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ConnieB's picture

I decided before the Win10 launch that I'd wait a few months to see how things go before I upgraded. This is another reason I'm glad I'm waiting.

jamies's picture

Well, I powered up the PC - Win10 64 Pro installed last week on this development and user support system - runs MS Office, and Programming and database facilities as well as lots of help-the-user facilities such as PDF to Excel.. a 7 hour process.

The screen stays black - for long enough for me to get worried, and then call my Tech support - at which point I get reassured - It's the new fixes being brought in - go have a coffee and call back in an hour if it's still appearing to be a dead system.

OK - It's a Pro version so I can turn off the update service.
BUT if I do that:
Will the Win Defender get it's updates - not just signatures, but also changes to it?
How will I know that there are fixes I should apply, or even
Are there fixes that are deemed almost essential to fix holes in the windows OS

I used to take backups before applying fixes so that I could restore the system if it wouldn't boot, or windows got 'fixed-good' by the MS downloads.

OK - there is that nice Pro facility to specify fixes that are not to be installed -
How do I know the number of the fix I shouldn't install if the new facility installs as part of the download without letting me choose what to install - by the time I read about a problem fix it will already have been applied to my system, and I will have already done a restore from backup and started to reset the data on the system to what it was before MS helped me!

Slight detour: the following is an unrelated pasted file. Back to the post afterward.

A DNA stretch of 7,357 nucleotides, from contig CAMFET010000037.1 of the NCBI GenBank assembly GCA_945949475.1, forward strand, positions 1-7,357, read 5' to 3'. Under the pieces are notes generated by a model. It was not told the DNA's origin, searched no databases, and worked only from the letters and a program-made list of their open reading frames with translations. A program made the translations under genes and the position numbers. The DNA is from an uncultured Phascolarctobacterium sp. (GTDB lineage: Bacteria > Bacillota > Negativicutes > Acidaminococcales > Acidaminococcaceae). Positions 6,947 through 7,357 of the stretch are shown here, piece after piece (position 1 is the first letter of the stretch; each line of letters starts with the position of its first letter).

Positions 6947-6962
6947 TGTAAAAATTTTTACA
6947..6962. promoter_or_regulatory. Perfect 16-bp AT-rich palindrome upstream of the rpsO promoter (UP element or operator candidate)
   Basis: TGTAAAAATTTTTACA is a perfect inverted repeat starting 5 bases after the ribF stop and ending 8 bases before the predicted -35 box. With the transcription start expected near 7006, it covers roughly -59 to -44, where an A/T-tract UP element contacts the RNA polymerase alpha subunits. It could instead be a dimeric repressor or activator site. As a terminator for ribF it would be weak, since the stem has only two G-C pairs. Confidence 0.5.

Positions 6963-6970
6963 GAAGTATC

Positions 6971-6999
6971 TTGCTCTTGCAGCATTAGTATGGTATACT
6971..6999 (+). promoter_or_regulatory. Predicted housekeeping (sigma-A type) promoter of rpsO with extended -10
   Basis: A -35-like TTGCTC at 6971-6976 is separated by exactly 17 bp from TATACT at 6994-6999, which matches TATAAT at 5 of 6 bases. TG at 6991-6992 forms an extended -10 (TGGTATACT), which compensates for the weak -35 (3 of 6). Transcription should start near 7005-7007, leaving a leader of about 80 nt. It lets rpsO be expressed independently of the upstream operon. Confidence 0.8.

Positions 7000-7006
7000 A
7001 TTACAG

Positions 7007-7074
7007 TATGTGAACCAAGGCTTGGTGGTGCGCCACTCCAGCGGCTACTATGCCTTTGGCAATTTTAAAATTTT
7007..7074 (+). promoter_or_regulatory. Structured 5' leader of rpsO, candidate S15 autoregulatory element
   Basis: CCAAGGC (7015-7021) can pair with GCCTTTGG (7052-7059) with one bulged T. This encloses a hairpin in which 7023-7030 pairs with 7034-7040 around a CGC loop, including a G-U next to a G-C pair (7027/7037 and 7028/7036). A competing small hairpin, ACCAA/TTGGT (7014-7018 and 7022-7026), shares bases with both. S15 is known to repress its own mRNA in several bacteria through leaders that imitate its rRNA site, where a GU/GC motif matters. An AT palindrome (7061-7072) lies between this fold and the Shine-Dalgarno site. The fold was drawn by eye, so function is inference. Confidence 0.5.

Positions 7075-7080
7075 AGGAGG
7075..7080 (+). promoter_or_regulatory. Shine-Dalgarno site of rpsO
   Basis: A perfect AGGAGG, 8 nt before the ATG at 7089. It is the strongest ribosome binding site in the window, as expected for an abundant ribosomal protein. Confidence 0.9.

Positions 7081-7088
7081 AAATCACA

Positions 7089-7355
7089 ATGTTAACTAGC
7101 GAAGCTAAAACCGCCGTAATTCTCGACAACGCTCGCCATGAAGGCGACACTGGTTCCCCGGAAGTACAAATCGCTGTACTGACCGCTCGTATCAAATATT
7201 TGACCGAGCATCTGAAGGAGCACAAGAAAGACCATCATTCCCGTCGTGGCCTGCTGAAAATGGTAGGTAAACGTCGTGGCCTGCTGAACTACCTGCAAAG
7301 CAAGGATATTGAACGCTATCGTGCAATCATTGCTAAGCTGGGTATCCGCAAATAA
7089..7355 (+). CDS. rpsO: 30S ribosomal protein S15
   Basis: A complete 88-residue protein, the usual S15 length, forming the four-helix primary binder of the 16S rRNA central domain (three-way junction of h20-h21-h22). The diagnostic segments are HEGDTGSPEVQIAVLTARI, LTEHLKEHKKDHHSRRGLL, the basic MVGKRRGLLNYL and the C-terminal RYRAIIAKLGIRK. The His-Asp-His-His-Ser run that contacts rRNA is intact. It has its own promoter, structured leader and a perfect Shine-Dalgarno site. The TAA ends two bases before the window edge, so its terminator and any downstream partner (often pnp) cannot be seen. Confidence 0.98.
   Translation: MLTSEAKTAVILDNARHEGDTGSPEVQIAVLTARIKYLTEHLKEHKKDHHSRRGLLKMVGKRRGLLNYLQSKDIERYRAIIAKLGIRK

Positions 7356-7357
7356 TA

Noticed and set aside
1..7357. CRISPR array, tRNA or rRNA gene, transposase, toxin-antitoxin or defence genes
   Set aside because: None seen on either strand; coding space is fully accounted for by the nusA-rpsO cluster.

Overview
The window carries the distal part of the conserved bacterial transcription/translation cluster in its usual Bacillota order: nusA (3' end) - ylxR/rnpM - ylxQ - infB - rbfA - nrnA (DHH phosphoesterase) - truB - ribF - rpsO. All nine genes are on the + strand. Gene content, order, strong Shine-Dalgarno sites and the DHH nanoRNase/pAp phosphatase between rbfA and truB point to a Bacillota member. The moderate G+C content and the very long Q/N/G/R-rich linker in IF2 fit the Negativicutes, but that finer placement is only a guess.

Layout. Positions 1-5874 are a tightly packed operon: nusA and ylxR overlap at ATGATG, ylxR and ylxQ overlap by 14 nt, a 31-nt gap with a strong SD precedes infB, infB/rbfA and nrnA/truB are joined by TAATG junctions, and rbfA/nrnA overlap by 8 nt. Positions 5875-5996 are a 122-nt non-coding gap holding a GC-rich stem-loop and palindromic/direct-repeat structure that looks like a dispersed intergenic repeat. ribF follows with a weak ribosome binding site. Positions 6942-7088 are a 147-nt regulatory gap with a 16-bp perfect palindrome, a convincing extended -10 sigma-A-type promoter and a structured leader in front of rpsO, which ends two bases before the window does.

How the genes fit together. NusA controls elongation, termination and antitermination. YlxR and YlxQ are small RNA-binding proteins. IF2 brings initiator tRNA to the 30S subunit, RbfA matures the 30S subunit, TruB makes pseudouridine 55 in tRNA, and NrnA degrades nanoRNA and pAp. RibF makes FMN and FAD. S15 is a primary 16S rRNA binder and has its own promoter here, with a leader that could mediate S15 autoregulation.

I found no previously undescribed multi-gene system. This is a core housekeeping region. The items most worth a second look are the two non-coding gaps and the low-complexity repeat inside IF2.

Then, with my email restored - Then I can find out the number of the fix I shouldn't install!

jimbill_3986's picture

Ran the windows 10 beta for quite a while in oracle virtual box. Then upgraded one of my less important windows 7 boxes to windows 10 after it was made available. I've given up on it. I wiped the drive and loaded Zorin, an Ubuntu Linux based OS with a windows 7 like interface. Much better, rock solid stable, faster, easy to navigate and less malware worries. I will probably keep my other windows 7 computers (still a great OS) as long as Microsoft continues the security updates, and then decide what to do, possibly migrate entirely to Linux. I have several other Linux and FreeBSD boxes that I enjoy horsing around with, but I know, there's the problem of software compatibility. My wife and I will also need to decide what to do with her windows 7 computer, she's a little less geeky than I am and would like to keep things simple. Will probably wait until the last minute the free windows 10 upgrade is available, try it, and if she doesn't like it, go to Zorin or Mint. Just my thoughts, regards, jimbill

rwells78's picture

Glad I held off to allow other people to be the beta testers. But looks like passing on this "upgrade" and sticking with Win 7 is the way to go. Now have to see if I can make the switch to a Chromebook and avoid M$ products for future hardware purchases.